Markets unchanged as further USDA data looms

Feed wheat values are once again generally unchanged this week as markets continue to tread water ahead of this season’s impending American maize corn harvest.

Mild and dry weather in the south-east has made way for combining of the potentially record breaking crop to begin but we are yet to hear of any ‘official’ yield and quality reports.

Feed wheat for spot collection is currently trading at £155/T ex-farm for November with movement into next March/April offering £160/T ex-farm. Feed barley is trading at a £20-23/T discount to feed wheat.

As for anything of any quality, an additional although slightly smaller shipment of German milling wheat into the Hull Dock hasn’t exactly encouraged local end-users into buying our UK equivalent this week.

Group 1 bread making varieties would make £170/T ex-farm on full specification whilst lower specification varieties would make around £8/T less. As for soft milling varieties, buyer demand has been extremely thin this week. In theory, full specification group 3 varieties should be worth a £5-7/T premium for November/December – but this of course only applies with buyer interest.

Fresh news is thin on the ground this week although there is a little situation beginning to develop over in the Black Sea. After getting off to what can only be described as a flying start, harvesting progress in Russia has come to a standstill over the past seven days as heavy rains stall progress. Around 25% of the total cereals crop is still believed to be in the field and the forecast for the next 7-10 days doesn’t exactly give any opportunity to get the remaining fields cut.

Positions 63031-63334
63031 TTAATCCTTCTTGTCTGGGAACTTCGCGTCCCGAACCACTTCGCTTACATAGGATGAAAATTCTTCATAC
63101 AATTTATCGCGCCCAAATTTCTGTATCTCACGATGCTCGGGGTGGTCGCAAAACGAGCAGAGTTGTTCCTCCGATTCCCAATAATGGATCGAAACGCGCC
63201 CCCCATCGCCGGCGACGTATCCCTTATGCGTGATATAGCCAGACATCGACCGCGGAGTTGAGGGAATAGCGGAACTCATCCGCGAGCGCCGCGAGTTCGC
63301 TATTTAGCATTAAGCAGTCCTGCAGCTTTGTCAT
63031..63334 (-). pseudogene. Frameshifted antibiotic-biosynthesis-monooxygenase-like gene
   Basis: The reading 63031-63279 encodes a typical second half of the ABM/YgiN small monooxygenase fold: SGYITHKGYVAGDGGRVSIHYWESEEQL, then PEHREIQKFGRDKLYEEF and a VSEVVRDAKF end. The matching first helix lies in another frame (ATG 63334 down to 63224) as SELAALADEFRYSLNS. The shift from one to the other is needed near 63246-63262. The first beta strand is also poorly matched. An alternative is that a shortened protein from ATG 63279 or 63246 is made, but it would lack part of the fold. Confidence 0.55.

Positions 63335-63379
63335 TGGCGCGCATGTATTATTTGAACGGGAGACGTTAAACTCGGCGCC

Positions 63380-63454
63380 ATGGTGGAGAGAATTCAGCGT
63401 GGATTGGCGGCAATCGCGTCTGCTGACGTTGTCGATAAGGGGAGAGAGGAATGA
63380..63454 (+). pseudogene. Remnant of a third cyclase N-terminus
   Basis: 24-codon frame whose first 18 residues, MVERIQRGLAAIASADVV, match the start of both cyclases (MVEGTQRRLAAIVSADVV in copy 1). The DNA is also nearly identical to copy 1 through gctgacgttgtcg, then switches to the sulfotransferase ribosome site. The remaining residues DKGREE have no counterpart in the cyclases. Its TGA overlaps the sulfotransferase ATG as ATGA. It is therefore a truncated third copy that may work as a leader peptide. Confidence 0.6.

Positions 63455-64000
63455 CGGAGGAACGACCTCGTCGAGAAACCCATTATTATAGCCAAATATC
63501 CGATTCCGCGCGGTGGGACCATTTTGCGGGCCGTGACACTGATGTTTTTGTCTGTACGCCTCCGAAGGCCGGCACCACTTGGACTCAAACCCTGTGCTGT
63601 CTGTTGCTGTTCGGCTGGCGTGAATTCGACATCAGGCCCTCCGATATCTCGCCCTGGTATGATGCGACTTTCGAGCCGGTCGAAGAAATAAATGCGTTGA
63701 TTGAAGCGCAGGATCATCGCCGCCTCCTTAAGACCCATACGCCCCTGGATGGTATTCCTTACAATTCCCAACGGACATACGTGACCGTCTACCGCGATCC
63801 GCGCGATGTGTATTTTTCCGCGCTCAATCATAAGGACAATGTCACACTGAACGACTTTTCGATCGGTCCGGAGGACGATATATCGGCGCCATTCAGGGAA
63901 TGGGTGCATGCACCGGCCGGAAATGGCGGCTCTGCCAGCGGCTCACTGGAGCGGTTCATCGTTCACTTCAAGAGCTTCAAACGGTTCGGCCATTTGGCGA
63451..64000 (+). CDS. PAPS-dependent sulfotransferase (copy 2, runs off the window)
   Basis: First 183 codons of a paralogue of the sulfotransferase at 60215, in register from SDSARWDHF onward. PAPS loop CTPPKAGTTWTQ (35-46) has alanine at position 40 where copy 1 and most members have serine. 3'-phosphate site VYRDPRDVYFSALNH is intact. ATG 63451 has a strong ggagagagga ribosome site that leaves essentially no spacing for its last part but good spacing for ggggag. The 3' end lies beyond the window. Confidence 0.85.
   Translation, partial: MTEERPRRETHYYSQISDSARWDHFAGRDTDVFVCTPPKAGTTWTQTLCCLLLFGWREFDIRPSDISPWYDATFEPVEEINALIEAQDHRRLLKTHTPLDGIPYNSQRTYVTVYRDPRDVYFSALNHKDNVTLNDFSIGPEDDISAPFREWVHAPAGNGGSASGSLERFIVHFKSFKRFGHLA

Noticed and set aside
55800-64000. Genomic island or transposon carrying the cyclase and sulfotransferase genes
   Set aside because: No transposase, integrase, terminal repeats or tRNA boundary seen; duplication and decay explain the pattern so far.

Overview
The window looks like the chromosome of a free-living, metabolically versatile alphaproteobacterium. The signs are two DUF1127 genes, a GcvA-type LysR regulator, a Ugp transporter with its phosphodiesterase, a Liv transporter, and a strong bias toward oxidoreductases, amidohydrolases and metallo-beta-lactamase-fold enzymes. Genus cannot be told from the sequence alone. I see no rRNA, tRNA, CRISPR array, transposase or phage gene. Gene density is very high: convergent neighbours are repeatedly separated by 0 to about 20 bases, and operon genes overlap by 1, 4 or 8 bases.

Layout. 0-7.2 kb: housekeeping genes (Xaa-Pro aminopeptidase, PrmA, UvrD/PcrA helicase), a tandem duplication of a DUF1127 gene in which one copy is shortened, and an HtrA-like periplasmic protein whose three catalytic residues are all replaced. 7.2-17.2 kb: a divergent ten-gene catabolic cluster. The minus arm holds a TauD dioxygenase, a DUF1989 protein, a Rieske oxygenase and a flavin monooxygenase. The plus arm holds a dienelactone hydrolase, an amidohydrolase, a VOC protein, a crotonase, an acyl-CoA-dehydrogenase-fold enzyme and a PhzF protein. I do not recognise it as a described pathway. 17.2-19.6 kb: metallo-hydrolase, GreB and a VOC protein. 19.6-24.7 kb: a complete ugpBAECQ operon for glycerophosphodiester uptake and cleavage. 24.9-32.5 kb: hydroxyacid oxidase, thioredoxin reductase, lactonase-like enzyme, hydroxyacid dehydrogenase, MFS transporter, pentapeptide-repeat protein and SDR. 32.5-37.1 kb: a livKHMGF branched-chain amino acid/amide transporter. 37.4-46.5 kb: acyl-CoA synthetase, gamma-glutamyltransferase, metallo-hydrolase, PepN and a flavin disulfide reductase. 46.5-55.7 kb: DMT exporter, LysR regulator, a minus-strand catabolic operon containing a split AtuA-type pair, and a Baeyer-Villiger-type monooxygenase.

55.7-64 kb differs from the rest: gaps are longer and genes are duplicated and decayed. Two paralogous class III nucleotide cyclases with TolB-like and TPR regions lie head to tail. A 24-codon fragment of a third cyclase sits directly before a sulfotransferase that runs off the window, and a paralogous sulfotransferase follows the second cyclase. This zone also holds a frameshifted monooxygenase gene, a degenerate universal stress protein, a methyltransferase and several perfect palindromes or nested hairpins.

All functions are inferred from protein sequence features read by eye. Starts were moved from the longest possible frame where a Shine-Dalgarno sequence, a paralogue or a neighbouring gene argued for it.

A similar situation is also present in the Ukraine – 30% of this season’s cereal crop is still left to be cut, again due to severely wet weather and the forecast for the week ahead isn’t exactly encouraging.

In the more southern regions, excess rainfall is also causing delays to winter planting progress with some regions falling significantly behind on what we would normally expect given the time of year.

It is far too early to make any assumptions regarding yields and quality at this stage so treat this with caution – it could however be one to watch over the next couple of weeks, particularly for those of you who are looking to secure some additional pre-Christmas movement.

Meanwhile OSR values have continued to fluctuate around the £290/T ex-farm mark for October collection whilst movement into the New Year is falling just short of £295/T ex-farm.

Prospects in the short term are still continuing to offer little excitement but there does remain some potential for values in the long term.

Any damage caused by the flash August drought in America should be confirmed by early November as their harvest comes to a close. Market attention is also beginning to turn towards South American soyabean planting (Brazil typically begins planting in early October, Argentina in early November) which is currently being delayed in North Brazil due to dry weather. Watch this space.

Leave a Reply

Your email address will not be published. Required fields are marked *

This site uses Akismet to reduce spam. Learn how your comment data is processed.